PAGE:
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Home / News / Deaths of Michael and Thelma Dennany ‘unlawful’

Deaths of Michael and Thelma Dennany ‘unlawful’


A verdict of unlawful death has been returned at the inquest into the deaths of Michael and Thelma Dennany in at the Coroner’s Court, Mullingar, Co Westmeath.

Following conclusions by the State Pathologist, the court heard Dr Sally Ann Collis testify that the cause of death was complications of vehicle fire.

Five-year-old Thelma and her two-year-old brother Michael died after their mother set fire to the car in which the two children were sitting at Lackan, Multyfarnham on 9 September 2022.

Their mother Lynn Egar, of Winetown, Rathowen, Co Westmeath, pleaded guilty to the murders of her children at the Central Criminal Court last November.

At the inquest today in Mullingar, Coroner Raymond Mahon heard from witnesses, emergency responders at the scene, gardaí investigating the case and the State Pathologist.

A number of witnesses who were first upon the scene did not attend court in person, with Garda Sergeant Orla Keenan explaining they were still traumatised from the events on the day.

Sgt Keenan read out the depositions in the absence of these witnesses, the first of which was from off duty Garda Niall Smyth who met Lynn Egar outside St Cremin’s National School where he was collecting his son and Ms Egar was collecting her daughter Thelma at around 1.45pm on 9 September, 2022.

In his deposition Gda Smyth said Ms Egar appeared to be in a positive mood, did not appear to be in distress and was engaged in conversation with him and his wife and another parent.

Gda Smyth also said that in his opinion, Ms Egan was in good spirits, showed no signs of
trauma or distress, was not dishelleved, had clear speech and was steady on her feet.

His disposition also noted that he was not aware of Ms Egar leaving as he went back to his own car.

The court heard that a short time later witness Ross McCarron who was driving from Cavan to Mullingar via Multyfarnham came across a car at an angle and a GLS van, driven by Hasam Aminu.

The court heard both men saw the passenger door opening and closing and that they ran to the car when they saw smoke coming out of the door, which then started billowing out.

Mr Aminu said he dragged a woman out of the car from the passenger seat. He said he also saw a boy who was two or three years old and pulled him out.

Both men reported explosions and calling 999 for emergency services to attend the scene.

In Mr Aminu’s testimony he said he left the scene as he could not do any more to help and his hands were burnt.

In another deposition read out, the court heard evidence from Sinead McMahon who said they made desperate attempts to resuscitate the child. She said she was a nurse and administered CPR. She said they tried to shock him three times before he was taken in an ambulance to Mullingar Regional Hospital.

Giving his testimony in court, Stephen Owen from Mullingar Fire Service said the car was on fire and there were two casualties at the scene when he arrived.

He said the female was breathing and her clothing was burnt but the child was in a worse condition.

Some minutes later after the fire was extinguished he realised there was a third casualty after Lynn Egar asked him “are the two kids out?”

Mr Owen said this is the first time they realised there was a second child and he only became aware of this when the fire was fully extinguished.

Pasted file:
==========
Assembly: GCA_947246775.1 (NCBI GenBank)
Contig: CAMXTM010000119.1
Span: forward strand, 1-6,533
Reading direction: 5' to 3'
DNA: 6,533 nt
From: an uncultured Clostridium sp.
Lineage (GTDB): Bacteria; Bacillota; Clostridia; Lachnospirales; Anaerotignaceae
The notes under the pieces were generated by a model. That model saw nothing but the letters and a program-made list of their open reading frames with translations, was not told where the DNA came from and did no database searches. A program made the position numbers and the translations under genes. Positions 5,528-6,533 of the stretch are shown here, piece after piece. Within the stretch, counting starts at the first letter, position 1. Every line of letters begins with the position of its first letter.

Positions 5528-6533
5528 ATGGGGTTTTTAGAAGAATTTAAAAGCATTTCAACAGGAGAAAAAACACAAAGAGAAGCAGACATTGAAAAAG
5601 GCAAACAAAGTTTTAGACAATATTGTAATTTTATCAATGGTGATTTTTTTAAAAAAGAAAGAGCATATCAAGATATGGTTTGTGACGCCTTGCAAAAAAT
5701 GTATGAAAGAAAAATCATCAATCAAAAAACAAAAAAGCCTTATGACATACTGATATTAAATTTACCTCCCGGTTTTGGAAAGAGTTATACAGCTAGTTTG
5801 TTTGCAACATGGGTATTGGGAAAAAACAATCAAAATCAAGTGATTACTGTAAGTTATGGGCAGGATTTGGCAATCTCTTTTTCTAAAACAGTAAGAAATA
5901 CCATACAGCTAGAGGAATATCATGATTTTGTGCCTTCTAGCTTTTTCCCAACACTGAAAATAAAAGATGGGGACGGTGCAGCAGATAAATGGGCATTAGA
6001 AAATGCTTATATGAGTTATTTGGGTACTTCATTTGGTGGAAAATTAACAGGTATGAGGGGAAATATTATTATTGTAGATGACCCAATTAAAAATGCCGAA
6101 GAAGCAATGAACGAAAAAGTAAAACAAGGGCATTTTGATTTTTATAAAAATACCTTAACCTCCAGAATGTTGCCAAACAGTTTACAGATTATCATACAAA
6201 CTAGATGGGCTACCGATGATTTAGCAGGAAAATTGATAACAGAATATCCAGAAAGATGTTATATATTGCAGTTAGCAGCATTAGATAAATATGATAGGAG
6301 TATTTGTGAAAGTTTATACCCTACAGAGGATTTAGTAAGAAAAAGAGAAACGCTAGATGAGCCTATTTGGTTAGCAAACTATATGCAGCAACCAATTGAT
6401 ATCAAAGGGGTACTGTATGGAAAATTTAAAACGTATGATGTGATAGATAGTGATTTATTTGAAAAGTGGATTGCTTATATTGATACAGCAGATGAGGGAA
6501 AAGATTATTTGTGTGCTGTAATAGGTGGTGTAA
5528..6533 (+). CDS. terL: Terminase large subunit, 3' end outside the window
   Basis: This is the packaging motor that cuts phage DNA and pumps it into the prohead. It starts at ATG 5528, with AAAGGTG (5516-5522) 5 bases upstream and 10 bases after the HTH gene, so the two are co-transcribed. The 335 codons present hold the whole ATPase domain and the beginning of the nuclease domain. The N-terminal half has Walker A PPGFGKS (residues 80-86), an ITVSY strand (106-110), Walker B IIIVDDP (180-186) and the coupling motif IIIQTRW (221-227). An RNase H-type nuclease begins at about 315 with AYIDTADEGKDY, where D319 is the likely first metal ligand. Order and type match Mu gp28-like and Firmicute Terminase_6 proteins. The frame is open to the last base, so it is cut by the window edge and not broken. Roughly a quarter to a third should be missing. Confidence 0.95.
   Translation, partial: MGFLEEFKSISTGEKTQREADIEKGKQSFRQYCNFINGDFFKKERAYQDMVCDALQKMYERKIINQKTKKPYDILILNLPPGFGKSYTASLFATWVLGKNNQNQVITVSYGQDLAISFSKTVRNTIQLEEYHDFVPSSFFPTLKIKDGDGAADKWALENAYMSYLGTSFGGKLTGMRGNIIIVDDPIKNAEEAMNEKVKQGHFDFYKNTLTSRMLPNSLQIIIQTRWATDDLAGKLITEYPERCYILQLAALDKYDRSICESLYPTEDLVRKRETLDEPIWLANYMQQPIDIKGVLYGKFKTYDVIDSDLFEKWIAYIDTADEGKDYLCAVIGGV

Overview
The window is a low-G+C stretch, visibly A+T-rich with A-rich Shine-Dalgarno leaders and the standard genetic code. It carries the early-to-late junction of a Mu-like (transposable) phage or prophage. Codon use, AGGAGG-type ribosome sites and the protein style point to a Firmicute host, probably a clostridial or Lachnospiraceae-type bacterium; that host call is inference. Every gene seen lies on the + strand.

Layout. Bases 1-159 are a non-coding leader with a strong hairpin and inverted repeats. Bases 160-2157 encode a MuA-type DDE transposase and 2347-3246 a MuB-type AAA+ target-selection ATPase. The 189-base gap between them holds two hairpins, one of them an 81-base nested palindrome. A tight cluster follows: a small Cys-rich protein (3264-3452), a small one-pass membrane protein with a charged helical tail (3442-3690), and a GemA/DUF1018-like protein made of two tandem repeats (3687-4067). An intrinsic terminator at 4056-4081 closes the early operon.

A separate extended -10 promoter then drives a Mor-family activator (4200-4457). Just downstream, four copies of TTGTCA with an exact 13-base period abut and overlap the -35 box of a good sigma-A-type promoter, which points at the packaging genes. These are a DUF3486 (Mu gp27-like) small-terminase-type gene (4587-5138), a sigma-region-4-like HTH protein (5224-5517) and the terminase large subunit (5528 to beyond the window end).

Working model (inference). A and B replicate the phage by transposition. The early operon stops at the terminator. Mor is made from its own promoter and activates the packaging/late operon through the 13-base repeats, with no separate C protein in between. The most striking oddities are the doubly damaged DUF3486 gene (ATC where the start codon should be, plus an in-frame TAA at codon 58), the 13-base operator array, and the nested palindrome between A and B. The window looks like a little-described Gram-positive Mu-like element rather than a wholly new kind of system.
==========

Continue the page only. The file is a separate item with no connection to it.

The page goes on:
Through their solicitor Anthony Feeney, the family asked a second fireman Alfie Devine if Ms Egar asked about the children’s wellbeing after she asked him where Michael was.

Mr Devine said that she did not ask about either child’s condition, just that she had two children when she was in the ambulance. He said she told him she was taking them on a drive to collect her children at Wilson’s.

Appearing in court, Sergeant Jimmy Cronnelly said he became aware that Ms Egar had sent text messages to family members at around 3.40pm, but that he only became aware of it shortly before a call reporting a car on fire.

The court heard that Michael Dennany was taken to Mullingar Regional Hospital where he was pronounced dead shortly afterwards.

It also heard that Thelma Dennany was pronounced dead at the scene before being taken to the mortuary in Tullamore.

Both children were formally identified by DNA samples.

State Pathologist Dr Sally Ann Collis carried out post mortems on both Michael and Thelma Dennany.

In her testimony, she told the court that Michael had over 70% of burns on his body, which could have been independently fatal.

Dr Collis said toxicology reports showed levels of carbon monoxide and carboxylhemoglobin.

She said the elevated levels of carboxylhemoglobin indicated he was breathing during
the fire.

In the case of both children, she said her findings were that the cause of death was
complications of a vehicle fire.

She also told the court there was no trace or alcohol, drugs or sedatives in either child following toxicology exams.

Coroner Raymond Mahon advised the jury that there was clear evidence that the children’s deaths had been caused by somebody acting in an unlawful manner.

He said their deaths were solely caused by unlawful acts of a third party and that a
verdict of unlawful death would be “appropriate and proper”.

After two minutes of deliberations the jury of one woman and five men returned a verdict of unlawful death.

They passed on their condolences to the children’s family and commended their dignity in the face of very difficult circumstances.

Mr Mahon offered the family “my heartfelt sympathy in this absolute tragedy.”

He commended all involved for listening to “harrowing evidence” that described the “horror of the situation that arose and that those innocent babies should have their lives ended in this way.”


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